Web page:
The European Union (EU) Parliament is seeking to ‘clarify and improve’ the existing framework surrounding piracy of live sports content.
It comes after they voted in favour of the creation of new legislation which will block illegal sports broadcasts within half an hour – the period during which streams are most harmful.
Stepping up the fight against piracy in sports, Members of the European Parliament (MEPs) called on the European Commission to ensure greater protection of intellectual property rights for live events which are not subject to copyright.
According to MEPs, rules must be altered to address the ‘specific short-term value’ of live sports events and concrete measures should be introduced to ensure the immediate removal of illegal content, under effective safeguards.
It was also argued for the introduction of specific provisions regarding the rights of sport event organisers, for whom licensing of broadcasting rights are a key source of income.
Furthermore, the group highlighted the importance of hosting platforms acting swiftly to remove content and proposed the establishment of an EU system, setting out common criteria for certificate ‘trusted flaggers’ to be introduced, as well as further harmonisation of procedures and remedies in the future Digital Services Act.
“Given that illegal streams are most harmful in the first 30 minutes of their appearance online, the text calls for such streams to be removed or disabled immediately and no later than 30 minutes following a notification by rights holders or a certified trusted flagger,” the EU Parliament noted in its statement.
Moreover, the MEPs added that online alternatives could be promoted more effectively in the EU and made easier for consumers to find, although liability for illegal streams and broadcasts belongs to providers, and not viewers, fans or consumers.
As a result, the report has been adopted with 479 votes in favour, 171 against and 40 abstentions and put to the EU Parliament by European Leagues.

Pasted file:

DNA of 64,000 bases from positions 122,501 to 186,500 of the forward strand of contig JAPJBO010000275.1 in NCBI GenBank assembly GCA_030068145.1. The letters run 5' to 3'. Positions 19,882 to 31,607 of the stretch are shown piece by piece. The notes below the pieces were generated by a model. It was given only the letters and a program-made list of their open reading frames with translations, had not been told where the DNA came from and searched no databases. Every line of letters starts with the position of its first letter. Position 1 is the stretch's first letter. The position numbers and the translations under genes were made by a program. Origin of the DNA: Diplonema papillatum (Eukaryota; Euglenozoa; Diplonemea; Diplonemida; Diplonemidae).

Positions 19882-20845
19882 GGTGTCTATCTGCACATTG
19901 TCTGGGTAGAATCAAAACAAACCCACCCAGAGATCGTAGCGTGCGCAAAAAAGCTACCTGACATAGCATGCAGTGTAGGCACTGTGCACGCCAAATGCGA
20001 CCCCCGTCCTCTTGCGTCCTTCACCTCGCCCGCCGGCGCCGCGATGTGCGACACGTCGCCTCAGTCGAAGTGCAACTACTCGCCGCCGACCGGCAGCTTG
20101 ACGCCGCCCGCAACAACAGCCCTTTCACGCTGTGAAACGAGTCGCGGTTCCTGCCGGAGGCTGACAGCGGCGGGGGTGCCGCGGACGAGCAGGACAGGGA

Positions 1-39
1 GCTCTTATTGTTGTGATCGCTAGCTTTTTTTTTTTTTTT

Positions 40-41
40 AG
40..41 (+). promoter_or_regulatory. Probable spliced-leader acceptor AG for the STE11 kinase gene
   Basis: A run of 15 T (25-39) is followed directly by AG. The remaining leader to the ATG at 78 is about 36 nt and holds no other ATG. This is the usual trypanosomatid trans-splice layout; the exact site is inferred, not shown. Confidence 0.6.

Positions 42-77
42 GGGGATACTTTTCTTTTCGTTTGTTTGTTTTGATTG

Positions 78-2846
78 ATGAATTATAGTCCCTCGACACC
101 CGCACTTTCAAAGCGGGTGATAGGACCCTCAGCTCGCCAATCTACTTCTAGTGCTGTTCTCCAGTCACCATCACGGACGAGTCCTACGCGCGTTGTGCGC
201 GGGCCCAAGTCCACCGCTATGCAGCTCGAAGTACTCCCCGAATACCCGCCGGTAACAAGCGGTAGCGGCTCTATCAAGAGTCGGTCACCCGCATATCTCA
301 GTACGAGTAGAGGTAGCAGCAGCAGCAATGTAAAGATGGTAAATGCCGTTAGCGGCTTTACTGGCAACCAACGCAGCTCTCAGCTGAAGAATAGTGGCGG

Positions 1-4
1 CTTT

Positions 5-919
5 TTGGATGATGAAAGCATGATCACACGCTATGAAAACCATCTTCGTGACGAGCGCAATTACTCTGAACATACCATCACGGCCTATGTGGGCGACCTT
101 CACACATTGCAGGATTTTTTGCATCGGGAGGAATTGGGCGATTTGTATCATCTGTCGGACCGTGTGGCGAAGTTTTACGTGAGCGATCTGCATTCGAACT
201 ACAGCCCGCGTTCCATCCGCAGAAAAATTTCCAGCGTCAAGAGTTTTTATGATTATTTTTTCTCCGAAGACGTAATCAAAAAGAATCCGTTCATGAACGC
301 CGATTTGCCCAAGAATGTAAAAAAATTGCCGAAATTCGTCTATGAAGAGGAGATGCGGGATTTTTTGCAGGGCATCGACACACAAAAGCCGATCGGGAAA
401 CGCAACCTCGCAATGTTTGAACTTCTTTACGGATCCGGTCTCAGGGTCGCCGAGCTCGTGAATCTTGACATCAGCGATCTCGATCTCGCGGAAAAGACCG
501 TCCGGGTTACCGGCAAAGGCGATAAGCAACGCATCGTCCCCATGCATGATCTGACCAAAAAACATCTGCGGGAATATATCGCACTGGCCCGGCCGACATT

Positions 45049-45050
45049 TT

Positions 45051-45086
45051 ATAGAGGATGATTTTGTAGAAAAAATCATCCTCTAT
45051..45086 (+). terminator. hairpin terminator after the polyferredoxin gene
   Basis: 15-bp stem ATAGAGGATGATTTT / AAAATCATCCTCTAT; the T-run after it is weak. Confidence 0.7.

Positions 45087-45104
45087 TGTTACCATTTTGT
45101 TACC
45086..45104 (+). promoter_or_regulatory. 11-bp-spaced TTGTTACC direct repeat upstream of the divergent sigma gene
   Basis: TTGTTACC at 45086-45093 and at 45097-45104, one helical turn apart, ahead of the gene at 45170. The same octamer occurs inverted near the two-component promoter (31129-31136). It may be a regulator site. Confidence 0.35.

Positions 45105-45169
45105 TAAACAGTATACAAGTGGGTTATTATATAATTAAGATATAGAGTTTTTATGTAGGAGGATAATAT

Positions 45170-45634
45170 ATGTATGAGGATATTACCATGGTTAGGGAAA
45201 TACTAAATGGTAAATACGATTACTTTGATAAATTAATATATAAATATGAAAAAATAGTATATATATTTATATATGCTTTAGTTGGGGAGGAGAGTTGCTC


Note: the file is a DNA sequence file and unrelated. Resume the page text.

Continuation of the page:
Research carried out by Synamedia and Ampere Analysis estimated that sports rights-holders have forfeited around $28.3 billion due to piracy, although 75% of respondents accepted they would be willing to switch from illegal streams to a legitimate alternative if made available
EU lawmaker Geoffroy Didier, who is also part of the legal affairs committee, explained: “For the French football industry, for example, this means a loss of nearly 500 million euros ($610 million) each year for our amateur clubs,” he said. “We must stop these illegal activities.”
Earlier in the week, Italy’s Lega Serie A joined forces with Google to combat piracy within the Italian top-flight and monitor copyright infringements and against content owners, with illegal streams causing major problems for leagues and teams recently.
The Premier League also helped LaLiga, Europol, and the Spanish police to shut down one of the ‘world’s largest’ piracy operations, Mobdro in March, which profited more than €5 million by selling user information to a botnet-related firm and through advertisement sales.
Meanwhile, the World Trade Organisation (WTO) ruled that ‘prominent Saudi nationals’ promoted pirate operation beoutQ’s illegal broadcasts, after Qatari media group beIN Sports was banned in the region and subsequently launched a global campaign emphasising the effects of piracy, with the company made to make job cuts as a result.